Win Some Lose Some
Happy New Years . . . and Happy New Laws. Starting with the good news, employers should be advised that the regulation promulgated by the Federal Department of Labor which would have required employers to increase the salary level for exempt status employees December 1, 2016, has been blocked by a federal judge in Texas. The injunction went into effect in December and therefore employers do not need to meet the new Federal salary requirement for exempt status. However, before we become overjoyed, California employers are reminded that the State minimum wage increased January 1, 2017 to $10.50 per hour. This is significant with regard to exempt status because California requires that the salary be based upon the following formula: 2 x minimum wage x full-time hours of work; which translates into 2 x $10.50 x 2080 hours which equals an annual salary of $43,680 per year, at minimum.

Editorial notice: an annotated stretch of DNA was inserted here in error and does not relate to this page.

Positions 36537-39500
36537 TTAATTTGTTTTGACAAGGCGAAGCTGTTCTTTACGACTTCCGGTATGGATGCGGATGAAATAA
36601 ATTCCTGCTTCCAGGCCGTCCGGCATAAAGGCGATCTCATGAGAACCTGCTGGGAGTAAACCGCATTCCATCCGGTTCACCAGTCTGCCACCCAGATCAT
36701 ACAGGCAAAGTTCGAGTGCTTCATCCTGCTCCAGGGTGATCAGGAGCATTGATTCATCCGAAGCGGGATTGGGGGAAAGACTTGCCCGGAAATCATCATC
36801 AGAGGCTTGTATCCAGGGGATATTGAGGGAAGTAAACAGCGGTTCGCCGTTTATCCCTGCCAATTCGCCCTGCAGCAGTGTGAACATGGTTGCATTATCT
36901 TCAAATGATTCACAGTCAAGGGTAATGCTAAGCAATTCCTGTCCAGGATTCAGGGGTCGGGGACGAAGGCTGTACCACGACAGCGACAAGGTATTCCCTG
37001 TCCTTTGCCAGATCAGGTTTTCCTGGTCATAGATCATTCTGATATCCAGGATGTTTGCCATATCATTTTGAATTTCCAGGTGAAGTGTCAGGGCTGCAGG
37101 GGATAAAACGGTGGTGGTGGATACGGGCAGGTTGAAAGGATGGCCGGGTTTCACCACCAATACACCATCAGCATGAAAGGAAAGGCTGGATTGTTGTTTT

In addition to the above change, employers should also be advised that there has been a new ruling by the California Supreme Court in the case of Augustus v. ADM Security Services, Inc. Unfortunately, the ruling favors employees over employers and makes it clear that employees may not be on-call during rest breaks. While this seems to be a rather minor and irrelevant ruling, quite the contrary the decades old case resulted in a decision in double-digit millions for workers of ADM Security Services. More importantly, the ruling calls in question all rules pertaining to on-call duty, including those beyond rest breaks or meal period which the State Supreme Court did not address. That is not to say that on-call status has changed in California, but it certainly gives pause for employers with regard to the requirement that employees be on-call but not compensated their time until they are actually called upon. For now, employers need to know that during rest breaks and meal periods employees must be relieved of all duties. Requiring employees on rest breaks or meal periods to carry a pager and/or be available if needed will no longer be allowed as it violates the rest break and meal period requirements outlined previously in the Breaker decision.